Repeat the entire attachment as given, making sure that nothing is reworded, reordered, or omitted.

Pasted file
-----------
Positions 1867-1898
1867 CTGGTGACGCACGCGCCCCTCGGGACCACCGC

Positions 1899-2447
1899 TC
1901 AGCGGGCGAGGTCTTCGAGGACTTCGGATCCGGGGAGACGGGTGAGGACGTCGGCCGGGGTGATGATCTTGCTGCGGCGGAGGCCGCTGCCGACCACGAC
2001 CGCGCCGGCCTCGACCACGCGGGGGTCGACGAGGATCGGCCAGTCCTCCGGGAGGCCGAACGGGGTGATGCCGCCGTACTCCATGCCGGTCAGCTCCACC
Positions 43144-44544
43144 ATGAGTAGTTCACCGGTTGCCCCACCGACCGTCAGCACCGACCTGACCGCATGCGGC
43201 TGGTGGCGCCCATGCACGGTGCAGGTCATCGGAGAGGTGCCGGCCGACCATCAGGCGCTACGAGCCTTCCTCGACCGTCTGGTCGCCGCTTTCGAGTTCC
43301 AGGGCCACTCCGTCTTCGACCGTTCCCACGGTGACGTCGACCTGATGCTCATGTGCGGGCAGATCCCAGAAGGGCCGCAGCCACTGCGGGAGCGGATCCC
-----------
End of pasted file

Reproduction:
Positions 1867-1898
1867 CTGGTGACGCACGCGCCCCTCGGGACCACCGC

Positions 1899-2447
1899 TC
1901 AGCGGGCGAGGTCTTCGAGGACTTCGGATCCGGGGAGACGGGTGAGGACGTCGGCCGGGGTGATGATCTTGCTGCGGCGGAGGCCGCTGCCGACCACGAC
2001 CGCGCCGGCCTCGACCACGCGGGGGTCGACGAGGATCGGCCAGTCCTCCGGGAGGCCGAACGGGGTGATGCCGCCGTACTCCATGCCGGTCAGCTCCACC
Positions 43144-44544
43144 ATGAGTAGTTCACCGGTTGCCCCACCGACCGTCAGCACCGACCTGACCGCATGCGGC
43201 TGGTGGCGCCCATGCACGGTGCAGGTCATCGGAGAGGTGCCGGCCGACCATCAGGCGCTACGAGCCTTCCTCGACCGTCTGGTCGCCGCTTTCGAGTTCC
43301 AGGGCCACTCCGTCTTCGACCGTTCCCACGGTGACGTCGACCTGATGCTCATGTGCGGGCAGATCCCAGAAGGGCCGCAGCCACTGCGGGAGCGGATCCC